The reason is that the theoretical probability of an event will invariably be the same, whereas the experimental probability is typically affected by chance; therefore, it can be different for different experiments.

Also, generally, the more trials you carry out, the more times you flip a coin, and the closer the experimental probability is likely to be to its theoretical probability.

Also, note that theoretical probability is calculated using mathematical formulas, while experimental probability is found by conducting experiments.

## What to read next:

- Types of Statistics in Mathematics And Their Applications .
- Is Statistics Harder Than Algebra? (Let’s find out!)
- Should You Take Statistics or Calculus in High School?
- Is Statistics Hard in High School? (Yes, here’s why!)

## Wrapping Up

Theoretical and experimental probabilities are two ways of calculating the likelihood of an event occurring. Theoretical probability uses mathematical formulas, while experimental probability uses data from experiments. Both types of probability are useful in different situations.

I believe that both theoretical and experimental probabilities are important in mathematics. Theoretical probability uses mathematical formulas to calculate chances, while experimental probability relies on results from experiments or surveys.

I am Altiné. I am the guy behind mathodics.com. When I am not teaching math, you can find me reading, running, biking, or doing anything that allows me to enjoy nature's beauty. I hope you find what you are looking for while visiting mathodics.com.

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IB Maths Vs. A-Level Maths - Which One is Harder?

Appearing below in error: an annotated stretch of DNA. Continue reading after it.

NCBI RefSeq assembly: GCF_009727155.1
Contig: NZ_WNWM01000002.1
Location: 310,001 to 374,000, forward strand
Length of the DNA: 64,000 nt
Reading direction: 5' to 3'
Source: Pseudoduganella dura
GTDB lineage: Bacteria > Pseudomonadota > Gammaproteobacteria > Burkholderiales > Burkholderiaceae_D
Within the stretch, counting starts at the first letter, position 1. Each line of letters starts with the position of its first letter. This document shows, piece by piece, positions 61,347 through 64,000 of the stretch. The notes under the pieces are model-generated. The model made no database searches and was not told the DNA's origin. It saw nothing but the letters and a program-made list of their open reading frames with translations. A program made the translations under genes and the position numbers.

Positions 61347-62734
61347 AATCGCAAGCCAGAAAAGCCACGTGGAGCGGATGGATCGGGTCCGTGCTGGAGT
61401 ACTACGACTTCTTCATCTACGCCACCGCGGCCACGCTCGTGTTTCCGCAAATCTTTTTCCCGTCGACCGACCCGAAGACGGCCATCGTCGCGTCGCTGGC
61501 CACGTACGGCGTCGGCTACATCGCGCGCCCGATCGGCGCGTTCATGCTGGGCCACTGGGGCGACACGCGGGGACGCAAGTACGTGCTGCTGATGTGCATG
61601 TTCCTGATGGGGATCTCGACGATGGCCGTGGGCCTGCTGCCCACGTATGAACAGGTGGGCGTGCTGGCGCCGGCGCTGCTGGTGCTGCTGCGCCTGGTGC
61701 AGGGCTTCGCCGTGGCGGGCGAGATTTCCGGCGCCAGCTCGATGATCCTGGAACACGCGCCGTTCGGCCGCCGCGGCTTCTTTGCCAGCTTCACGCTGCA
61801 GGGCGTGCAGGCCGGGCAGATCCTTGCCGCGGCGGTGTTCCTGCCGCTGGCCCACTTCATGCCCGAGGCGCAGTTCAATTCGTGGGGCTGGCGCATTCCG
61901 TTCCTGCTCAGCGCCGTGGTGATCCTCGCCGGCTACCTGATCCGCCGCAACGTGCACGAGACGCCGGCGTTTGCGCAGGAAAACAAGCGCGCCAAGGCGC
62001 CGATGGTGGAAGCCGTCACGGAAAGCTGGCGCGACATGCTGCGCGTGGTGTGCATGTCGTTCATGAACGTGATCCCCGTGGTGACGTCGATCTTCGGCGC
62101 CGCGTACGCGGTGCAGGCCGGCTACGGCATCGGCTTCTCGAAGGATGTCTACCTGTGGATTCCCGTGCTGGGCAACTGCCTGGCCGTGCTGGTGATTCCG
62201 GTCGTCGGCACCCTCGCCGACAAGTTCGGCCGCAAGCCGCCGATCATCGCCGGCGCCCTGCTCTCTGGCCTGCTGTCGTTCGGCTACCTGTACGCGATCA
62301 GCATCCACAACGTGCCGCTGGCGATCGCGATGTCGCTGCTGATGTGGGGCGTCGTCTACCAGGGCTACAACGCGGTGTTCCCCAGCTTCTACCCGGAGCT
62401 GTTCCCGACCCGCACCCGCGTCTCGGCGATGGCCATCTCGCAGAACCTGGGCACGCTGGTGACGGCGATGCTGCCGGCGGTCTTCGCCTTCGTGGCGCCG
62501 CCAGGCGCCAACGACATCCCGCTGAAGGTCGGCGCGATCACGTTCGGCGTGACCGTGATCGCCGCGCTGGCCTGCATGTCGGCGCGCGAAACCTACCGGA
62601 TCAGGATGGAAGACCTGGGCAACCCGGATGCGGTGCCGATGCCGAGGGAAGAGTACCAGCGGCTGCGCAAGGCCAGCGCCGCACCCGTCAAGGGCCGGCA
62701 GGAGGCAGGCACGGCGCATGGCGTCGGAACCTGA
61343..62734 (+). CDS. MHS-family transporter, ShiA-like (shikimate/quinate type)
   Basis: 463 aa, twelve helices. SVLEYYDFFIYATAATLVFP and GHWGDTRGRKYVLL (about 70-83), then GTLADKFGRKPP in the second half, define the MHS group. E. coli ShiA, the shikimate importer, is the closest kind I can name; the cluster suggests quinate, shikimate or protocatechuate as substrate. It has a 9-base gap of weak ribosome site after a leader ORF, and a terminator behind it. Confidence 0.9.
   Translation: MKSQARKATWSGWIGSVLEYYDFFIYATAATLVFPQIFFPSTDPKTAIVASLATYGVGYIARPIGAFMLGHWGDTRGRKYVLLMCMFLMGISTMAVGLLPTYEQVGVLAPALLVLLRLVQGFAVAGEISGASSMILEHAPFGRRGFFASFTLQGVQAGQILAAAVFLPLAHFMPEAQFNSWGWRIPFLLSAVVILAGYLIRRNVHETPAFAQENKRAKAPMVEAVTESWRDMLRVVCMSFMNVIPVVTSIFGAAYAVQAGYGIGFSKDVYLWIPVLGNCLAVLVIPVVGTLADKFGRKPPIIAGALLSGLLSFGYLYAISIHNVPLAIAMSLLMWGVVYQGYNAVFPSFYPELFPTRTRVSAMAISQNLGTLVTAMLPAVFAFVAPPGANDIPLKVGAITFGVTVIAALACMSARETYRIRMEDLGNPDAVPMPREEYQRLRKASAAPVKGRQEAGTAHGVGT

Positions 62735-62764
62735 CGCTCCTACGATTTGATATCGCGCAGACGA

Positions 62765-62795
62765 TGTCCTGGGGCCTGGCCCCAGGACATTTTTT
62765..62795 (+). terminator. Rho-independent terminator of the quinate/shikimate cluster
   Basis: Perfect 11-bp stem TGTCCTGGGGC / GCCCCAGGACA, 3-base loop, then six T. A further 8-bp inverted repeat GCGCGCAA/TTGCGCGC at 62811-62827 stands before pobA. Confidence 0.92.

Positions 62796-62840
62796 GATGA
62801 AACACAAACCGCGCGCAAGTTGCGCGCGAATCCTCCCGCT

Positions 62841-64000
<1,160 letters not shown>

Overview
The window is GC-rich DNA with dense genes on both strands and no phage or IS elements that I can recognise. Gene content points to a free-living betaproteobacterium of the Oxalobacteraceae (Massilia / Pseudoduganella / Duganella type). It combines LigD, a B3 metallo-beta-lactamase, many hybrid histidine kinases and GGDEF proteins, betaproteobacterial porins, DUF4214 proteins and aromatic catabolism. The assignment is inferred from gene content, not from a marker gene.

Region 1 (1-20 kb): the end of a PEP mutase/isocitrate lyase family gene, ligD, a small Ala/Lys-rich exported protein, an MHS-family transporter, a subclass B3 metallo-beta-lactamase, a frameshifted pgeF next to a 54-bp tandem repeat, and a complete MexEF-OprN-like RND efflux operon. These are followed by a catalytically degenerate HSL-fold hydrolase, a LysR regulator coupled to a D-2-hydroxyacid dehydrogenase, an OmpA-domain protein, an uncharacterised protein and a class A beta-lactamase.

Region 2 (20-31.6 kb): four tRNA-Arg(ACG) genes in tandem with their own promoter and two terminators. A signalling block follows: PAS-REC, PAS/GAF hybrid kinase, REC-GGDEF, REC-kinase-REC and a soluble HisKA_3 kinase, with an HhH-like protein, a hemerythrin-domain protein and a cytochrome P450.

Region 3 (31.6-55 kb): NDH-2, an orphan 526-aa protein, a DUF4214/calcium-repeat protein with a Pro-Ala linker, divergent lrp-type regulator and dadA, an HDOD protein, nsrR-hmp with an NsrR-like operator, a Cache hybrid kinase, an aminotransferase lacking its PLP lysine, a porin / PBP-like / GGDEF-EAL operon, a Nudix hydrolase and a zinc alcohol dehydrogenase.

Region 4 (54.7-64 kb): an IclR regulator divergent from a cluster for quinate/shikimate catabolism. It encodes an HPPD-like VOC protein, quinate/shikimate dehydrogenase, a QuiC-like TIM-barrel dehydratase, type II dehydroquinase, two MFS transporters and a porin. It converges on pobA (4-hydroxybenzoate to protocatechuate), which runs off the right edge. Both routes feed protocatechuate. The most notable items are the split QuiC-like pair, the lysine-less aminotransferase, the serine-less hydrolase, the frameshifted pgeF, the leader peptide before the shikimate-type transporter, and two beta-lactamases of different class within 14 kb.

Maths is a subject that can be demanding for many students. It not only requires strong analytical skills but also an ability to handle complex concepts with ease. Students looking to further their...

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Answer: The theoretical probability is 1/6. The experimental probability is 1/5. Jamal performed an experiment flipping a coin. He did 10 trials and then his arm got tired. He recorded his results in the table. Based on the experimental probability, Jamal predicted that the number of times the coin lands heads up will always be greater than the ...

I love using the Blocko game to give students much needed practice with experimental and theoretical probability. This game also goes by the name "Beano.". I prefer to play it with linking cubes, so we call it Blocko. Algebra 1 is in the midst of our LAST unit of the year. With the stress and craziness that comes with testing + end of year ...

Experimental probability vs theoretical probability. You can see that the relative frequencies are not equal to the theoretical probabilities you would expect if the spinner was fair. If the spinner is fair, the more times an experiment is done, the closer the relative frequencies should be to the theoretical probabilities.